These guys decided to see if they can get a strike 120 feet away from the pins, all the way from the door of the main door of the bowling alley. It probably took a few dozen tries, but they finally succeeded, achieving what perhaps is the longest bowling strike ever.*
Bowling is a ritualized behavior that requires strength, coordination and an often decidedly idiosyncratic technique in order to aestheticize a communally sanctioned exposition of controlled violence. Orrr . . . maybe it's just a fine example of the sort of loud, explosive fun that humans sometimes get up to indoors.…
At a charity bowling tournament in Houston this weekend, poor sonofabitch Troy Walker was one strike away from a 300 game. As his ball rolled toward perfection, the pinsetter went into action with perfect timing to deny him.
Bowling leagues' popularity hit its zenith sometime in Ronald Reagan's first term, but they appear to be making a comeback among the elderly in competitive leagues played on Nintendo's Wii console.
PBA Hall Of Famer Parker Bohn III dropped by Holler House, a Milwaukee bar home to the oldest league-sanctioned bowling lanes in the U.S., to roll a few frames. (Paul Lukas calls it the holiest shrine in all of bowling.)
It goes without saying that Terrell Owens, at 39 years old, probably isn't going to be catching any footballs anytime soon. Still, a man's got to find an outlet for all that aggression and adrenaline and competitive spirit. So...bowling? Bowling.
Did you know Terrell Owens and Jerome Bettis own bowling teams? You probably didn't know that. We sure didn't, so when this popped up on ESPN's lazy Sunday PBA coverage it gave us a bit of a start. After all, T.O.'s last stint as a pro sports team owner didn't go so well. We're told this time around it's a bit more…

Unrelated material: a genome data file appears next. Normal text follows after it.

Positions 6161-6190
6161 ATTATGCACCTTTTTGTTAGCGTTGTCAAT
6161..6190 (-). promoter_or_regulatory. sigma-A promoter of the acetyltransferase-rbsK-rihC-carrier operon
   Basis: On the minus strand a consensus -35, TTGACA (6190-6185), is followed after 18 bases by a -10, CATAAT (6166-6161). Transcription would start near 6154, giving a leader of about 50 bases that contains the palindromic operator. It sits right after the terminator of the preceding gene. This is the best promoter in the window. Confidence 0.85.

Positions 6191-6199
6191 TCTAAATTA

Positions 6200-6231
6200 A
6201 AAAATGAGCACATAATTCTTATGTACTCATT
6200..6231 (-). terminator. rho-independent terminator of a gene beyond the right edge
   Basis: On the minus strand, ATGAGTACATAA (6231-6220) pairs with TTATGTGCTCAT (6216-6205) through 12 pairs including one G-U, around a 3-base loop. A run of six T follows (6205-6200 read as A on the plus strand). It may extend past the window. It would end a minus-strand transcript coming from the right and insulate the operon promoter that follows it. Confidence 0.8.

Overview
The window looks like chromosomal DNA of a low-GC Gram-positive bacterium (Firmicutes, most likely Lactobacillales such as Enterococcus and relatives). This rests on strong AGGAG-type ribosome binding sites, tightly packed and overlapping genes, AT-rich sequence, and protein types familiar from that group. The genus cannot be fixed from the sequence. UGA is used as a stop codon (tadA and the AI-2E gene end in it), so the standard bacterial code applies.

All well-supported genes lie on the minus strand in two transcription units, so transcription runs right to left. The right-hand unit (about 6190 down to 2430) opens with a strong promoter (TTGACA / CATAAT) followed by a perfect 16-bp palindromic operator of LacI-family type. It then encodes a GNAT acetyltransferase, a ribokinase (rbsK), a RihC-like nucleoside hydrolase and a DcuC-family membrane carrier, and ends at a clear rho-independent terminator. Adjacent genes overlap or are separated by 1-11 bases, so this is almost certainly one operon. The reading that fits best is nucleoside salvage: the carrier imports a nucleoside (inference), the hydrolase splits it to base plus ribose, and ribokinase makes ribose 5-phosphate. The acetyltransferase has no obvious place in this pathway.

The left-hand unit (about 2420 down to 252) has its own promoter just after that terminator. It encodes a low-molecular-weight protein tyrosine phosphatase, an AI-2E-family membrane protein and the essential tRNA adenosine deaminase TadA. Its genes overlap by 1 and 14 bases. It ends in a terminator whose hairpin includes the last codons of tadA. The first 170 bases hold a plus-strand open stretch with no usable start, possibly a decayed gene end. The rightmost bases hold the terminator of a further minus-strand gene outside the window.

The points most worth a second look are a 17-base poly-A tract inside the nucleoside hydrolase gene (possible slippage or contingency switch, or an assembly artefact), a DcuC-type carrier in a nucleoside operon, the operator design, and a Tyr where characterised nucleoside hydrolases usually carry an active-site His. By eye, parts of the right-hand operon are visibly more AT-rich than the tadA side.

Scott Norton won the WSOB Chamelon Championship back in November, but it only aired on ESPN this weekend. Fast-forward to about the two-minute mark of the video above, and you'll see the aftermath. Norton, overcome with emotion after just his second PBA win, first shakes the hand of his opponent, than shares a brief…
It costs $4,500, it's easy to set up, and it lets you live out your American Gladiators-induced dreams of riding around inside a giant ball, wreaking havoc on your surroundings. It's called the Human Bowling Ball, and it's basically a giant, inflatable bowling game that lets you (the ball) knock down oversize pins…
I know, I know. Bowling? But seriously, the story of Bill Fong has it all: ups, downs, more downs, family ambivalence, redemption and a near brush with glory.
What you're looking at is an artist's conception of the U.S. Women's Open, which will follow in the footsteps of the NHL's Winter Classic and the NCAA's aircraft carrier game by being held outside, under the desert sun, in downtown Reno, Nevada. I can't think of a better gift for your worst enemy.
There was a lot riding on Pete Weber's final roll at last night's Professional Bowlers Association's U.S. Open. The 49-year-old Weber needed no less than a strike to defeat Mike Fagan to become the first man to win the tournament five times, and to become the oldest man to win the event. But this was about more than…
Josh Blanchard is a rookie PBA bowler. If he manages to have a long career in pro bowling, he's unlikely to ever live this moment down, from a World Championship qualifier in Las Vegas today.
"Whatever way you frame it, a group of men with their morals in the gutter did not spare any regard for human life when they opened fire in a bowling alley early yesterday, striking one man down, according to police." [Philadelphia Daily News]
Let tipster hoseman666 explain this bit of profane professional-bowling fury for you:
In the semifinals of the Professional Bowlers Association Tournament of Champions in Vegas on Saturday, Tom Daugherty needed every ball at his disposal to reach 100 in his televised-bowling debut. His foe, Mika Koivuniemi, needed them to reach 299.
BOWLING. Josh Scanlon rolls two strikes in the 10th frame during the Team USA trials. Then the ball comically slips out of his hands on his third shot. The ball takes it from there.
My initial gut reaction to that picture was, "Goodie, you can call for one of those inspirational posterization contests like the squashbag screaming at poor little Asian kid a few days back." Fine, that's still what I want to do.
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